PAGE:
Irritable bowel syndrome (IBS) affects as many as 10 to 15 percent of American adults, according to the American College of Gastroenterology, and its symptoms — namely stomach pain, bloating, gas, diarrhea, constipation and fatigue — can dramatically affect quality of life.
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Even so, IBS fatigue tends to get overlooked because there can be so many other reasons to feel tired, says William J. Bulsiewicz, MD, a gastroenterologist in Mount Pleasant, S.C. and author of the forthcoming book Fiber Fueled.
What’s Behind IBS Fatigue?
"We don't have a definitive answer for why IBS causes fatigue, but we do know that there is an extreme form of fatigue known as chronic fatigue syndrome (CFS) that tends to occur with IBS, and researchers think that an imbalance of good and bad bacteria in the gut may be responsible for both conditions," Dr. Bulsiewicz explains. When the bad bacteria outweigh the good in the gut, IBS symptoms such as diarrhea, constipation or fatigue may occur.
When a team of researchers analyzed stool samples from 50 people with CFS and 50 without this condition, they found clear differences in bacteria patterns among those with CFS. What's more, 21 of the 50 people with CFS also had IBS, and their bacterial milieu was different from that of their counterparts who had just CFS. In particular, people with IBS had higher levels of a type of bacteria called Alistipes and lower levels of a type of bacteria called Faecalibacterium.
These findings, published December 2017 in the journal Microbiome, suggest that dysbiosis, or the imbalance of bugs in the gut, may be a smoking gun, and if this proves true, diet may play a big role in reversing IBS fatigue, Dr. Bulsiewicz says.
Read More: Foods That Make You Tired
Using Diet to Conquer IBS Fatigue
Fiber is a prebiotic food, Dr. Bulsiewicz adds. This means that fiber feeds the good bacteria in your gut. Fiber also makes stool softer and easier to pass. "Eating fiber can help remodel your gut microbiome and treat constipation," he says. "A pill treats only the symptoms and doesn't get at the heart of the problem the way that eating more fiber does."
When upping your fiber intake, start slow and low, he warns. "When ramped up appropriately, there is no such thing as too much fiber, but it's possible to go too hard too fast, particularly if you have a damaged gut," he says. When you eat too much fiber too quickly, you can become gassy, which may trigger IBS symptoms.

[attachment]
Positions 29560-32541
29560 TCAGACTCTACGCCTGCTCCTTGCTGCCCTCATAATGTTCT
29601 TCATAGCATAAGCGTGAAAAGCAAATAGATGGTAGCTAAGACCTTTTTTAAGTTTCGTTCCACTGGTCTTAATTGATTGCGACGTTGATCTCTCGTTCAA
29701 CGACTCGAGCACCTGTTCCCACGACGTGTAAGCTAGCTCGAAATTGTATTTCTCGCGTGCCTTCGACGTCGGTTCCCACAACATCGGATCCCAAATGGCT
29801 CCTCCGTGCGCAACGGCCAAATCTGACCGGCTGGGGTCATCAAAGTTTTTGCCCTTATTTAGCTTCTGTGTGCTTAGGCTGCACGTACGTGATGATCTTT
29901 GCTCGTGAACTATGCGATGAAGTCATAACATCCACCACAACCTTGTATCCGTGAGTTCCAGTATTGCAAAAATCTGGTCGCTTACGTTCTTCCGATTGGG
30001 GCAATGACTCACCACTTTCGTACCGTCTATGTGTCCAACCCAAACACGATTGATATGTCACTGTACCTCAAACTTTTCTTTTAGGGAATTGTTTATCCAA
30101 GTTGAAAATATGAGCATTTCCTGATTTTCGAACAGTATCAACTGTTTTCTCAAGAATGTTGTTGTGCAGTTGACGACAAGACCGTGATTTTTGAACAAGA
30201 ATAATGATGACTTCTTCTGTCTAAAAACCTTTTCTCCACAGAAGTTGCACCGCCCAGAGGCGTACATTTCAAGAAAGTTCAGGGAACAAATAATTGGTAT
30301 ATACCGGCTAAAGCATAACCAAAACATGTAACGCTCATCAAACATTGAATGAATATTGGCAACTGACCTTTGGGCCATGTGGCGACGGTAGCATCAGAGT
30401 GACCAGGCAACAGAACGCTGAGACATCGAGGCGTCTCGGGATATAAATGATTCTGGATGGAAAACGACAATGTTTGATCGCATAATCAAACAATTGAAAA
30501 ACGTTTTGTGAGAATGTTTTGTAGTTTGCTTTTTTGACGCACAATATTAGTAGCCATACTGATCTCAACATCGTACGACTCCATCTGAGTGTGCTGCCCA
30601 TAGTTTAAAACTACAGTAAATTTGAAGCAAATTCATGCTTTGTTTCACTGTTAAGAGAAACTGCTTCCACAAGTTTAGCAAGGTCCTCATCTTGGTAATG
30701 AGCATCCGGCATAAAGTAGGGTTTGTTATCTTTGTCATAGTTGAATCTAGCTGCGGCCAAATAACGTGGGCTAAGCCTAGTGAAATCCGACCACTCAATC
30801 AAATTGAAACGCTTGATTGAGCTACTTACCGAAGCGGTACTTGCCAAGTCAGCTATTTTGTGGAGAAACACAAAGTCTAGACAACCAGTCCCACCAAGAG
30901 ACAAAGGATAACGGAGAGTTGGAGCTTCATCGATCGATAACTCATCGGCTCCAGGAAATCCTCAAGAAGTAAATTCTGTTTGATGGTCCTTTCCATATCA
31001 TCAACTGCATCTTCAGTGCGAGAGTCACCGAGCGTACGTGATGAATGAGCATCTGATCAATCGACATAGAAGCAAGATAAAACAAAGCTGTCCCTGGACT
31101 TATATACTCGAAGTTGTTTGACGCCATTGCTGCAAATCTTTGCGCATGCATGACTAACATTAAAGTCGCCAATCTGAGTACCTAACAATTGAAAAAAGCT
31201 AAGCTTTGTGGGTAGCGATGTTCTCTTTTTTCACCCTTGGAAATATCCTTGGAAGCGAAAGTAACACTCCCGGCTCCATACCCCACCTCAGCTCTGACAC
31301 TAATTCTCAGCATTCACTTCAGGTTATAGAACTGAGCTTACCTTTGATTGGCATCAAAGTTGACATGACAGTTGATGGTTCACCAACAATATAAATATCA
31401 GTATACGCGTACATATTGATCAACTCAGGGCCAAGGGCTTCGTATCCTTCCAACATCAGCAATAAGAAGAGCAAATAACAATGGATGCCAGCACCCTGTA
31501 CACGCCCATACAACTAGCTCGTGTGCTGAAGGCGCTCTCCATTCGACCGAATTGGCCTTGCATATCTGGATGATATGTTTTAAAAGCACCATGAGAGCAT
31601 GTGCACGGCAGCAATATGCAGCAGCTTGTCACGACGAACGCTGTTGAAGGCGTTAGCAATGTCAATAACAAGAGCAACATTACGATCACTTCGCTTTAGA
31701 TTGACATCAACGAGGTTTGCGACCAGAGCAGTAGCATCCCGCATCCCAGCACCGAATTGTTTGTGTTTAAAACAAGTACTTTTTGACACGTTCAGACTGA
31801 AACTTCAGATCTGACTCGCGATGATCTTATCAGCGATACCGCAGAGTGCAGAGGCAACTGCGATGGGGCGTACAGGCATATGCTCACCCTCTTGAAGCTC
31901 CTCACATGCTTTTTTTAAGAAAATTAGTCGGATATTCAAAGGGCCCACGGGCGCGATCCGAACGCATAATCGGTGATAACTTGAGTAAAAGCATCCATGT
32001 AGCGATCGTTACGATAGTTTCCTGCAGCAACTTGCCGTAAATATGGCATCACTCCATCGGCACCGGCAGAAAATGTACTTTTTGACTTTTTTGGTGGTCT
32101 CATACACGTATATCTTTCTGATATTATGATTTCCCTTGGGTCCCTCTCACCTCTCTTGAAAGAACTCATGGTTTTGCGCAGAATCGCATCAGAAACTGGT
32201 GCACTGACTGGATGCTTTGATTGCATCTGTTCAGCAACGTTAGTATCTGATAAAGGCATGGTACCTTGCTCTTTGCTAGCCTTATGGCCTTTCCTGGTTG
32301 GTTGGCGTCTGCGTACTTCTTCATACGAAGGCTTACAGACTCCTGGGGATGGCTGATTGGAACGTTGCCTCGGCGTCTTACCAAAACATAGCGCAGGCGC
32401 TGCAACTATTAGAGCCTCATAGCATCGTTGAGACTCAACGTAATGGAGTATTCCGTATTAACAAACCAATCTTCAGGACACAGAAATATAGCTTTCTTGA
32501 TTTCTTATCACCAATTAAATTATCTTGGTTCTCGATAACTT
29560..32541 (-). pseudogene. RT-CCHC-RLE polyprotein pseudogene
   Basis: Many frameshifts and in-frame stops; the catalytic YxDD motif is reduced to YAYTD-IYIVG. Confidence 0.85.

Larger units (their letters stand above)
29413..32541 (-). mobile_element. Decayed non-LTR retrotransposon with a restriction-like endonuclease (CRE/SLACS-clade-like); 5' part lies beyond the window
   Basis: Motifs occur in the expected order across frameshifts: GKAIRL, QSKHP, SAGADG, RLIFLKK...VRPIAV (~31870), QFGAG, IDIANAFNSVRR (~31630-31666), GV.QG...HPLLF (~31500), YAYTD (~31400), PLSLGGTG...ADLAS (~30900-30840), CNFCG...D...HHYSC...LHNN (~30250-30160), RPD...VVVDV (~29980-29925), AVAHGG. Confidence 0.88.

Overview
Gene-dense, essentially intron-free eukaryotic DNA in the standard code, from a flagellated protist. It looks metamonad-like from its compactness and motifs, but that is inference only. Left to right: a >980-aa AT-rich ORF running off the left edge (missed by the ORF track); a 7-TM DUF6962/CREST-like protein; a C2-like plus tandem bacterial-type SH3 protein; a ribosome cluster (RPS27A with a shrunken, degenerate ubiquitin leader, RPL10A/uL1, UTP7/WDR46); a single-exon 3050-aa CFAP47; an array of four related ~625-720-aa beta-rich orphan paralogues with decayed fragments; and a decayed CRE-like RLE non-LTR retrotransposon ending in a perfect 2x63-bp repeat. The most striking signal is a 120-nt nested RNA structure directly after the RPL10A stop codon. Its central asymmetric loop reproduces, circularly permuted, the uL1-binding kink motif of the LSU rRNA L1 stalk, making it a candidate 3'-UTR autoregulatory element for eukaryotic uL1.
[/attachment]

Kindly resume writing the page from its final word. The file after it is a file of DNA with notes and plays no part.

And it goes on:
The 2015-2020 Dietary Guidelines for Americans suggest that adults aim for 22 to 34 grams of fiber a day, depending on their age and sex. Most people fall short. Start by adding 2 to 3 grams a day to what you're taking in now, and that should help minimize gas and bloating from the increased fiber intake, according to the National Institute of Diabetes and Digestive and Kidney Diseases.
The soluble type of fiber, which is found in abundance in beans, fruit and oat products, is especially helpful for relieving IBS symptoms. The other type, insoluble fiber, is primarily found in vegetables and whole grains.
Drink enough water too, Bulsiewicz adds. Staying hydrated helps the fiber pass more efficiently through your body.
Read more: Does Drinking Water Reduce Bloating?
How Exercise and Supplements May Help
Exercising regularly may also help relieve IBS fatigue. A January 2015 study in the World Journal of Gastroenterology found that women with IBS who upped their physical activity showed improvements in IBS symptoms including fatigue, depression and anxiety. The American Heart Association recommends that adults get at least 150 minutes of moderate-intensity aerobic activity or 75 minutes of vigorous aerobic activity each week.
If your symptoms aren't improving with a better diet and more exercise, probiotic foods or supplements may make a difference. A review of 11 studies published in the September 2019 issue of Nutrients found that supplementation with probiotics helped relieve IBS symptoms in seven of them, and multi-strain supplements tended to confer the most benefits, compared with single-strain ones. "It's very personal and there will be some trial and error involved to see which strains of bacteria are useful for you," Dr. Bulsiewicz says.
- American College of Gastroenterology: “IBS”
- Microbiome: “Fecal Metagenomic Profiles in Subgroups of Patients with Myalgic Encephalomyelitis/Chronic Fatigue Syndrome”
- U.S. Department of Health and Human Services: “The 2015-2020 Dietary Guidelines for Americans”
- World Journal of Gastroenterology: “Intervention to Increase Physical Activity in Irritable Bowel Syndrome Shows Long-term Positive Effects”
- National Institute of Diabetes and Digestive and Kidney Diseases: “IBS, Eating, Diet and Nutrition”
- American Heart Association: “American Heart Association Recommendations for Physical Activity in Adults and Kids”
- Nutrients: “Probiotics in Irritable Bowel Syndrome: An Up-to-Date Systematic Review”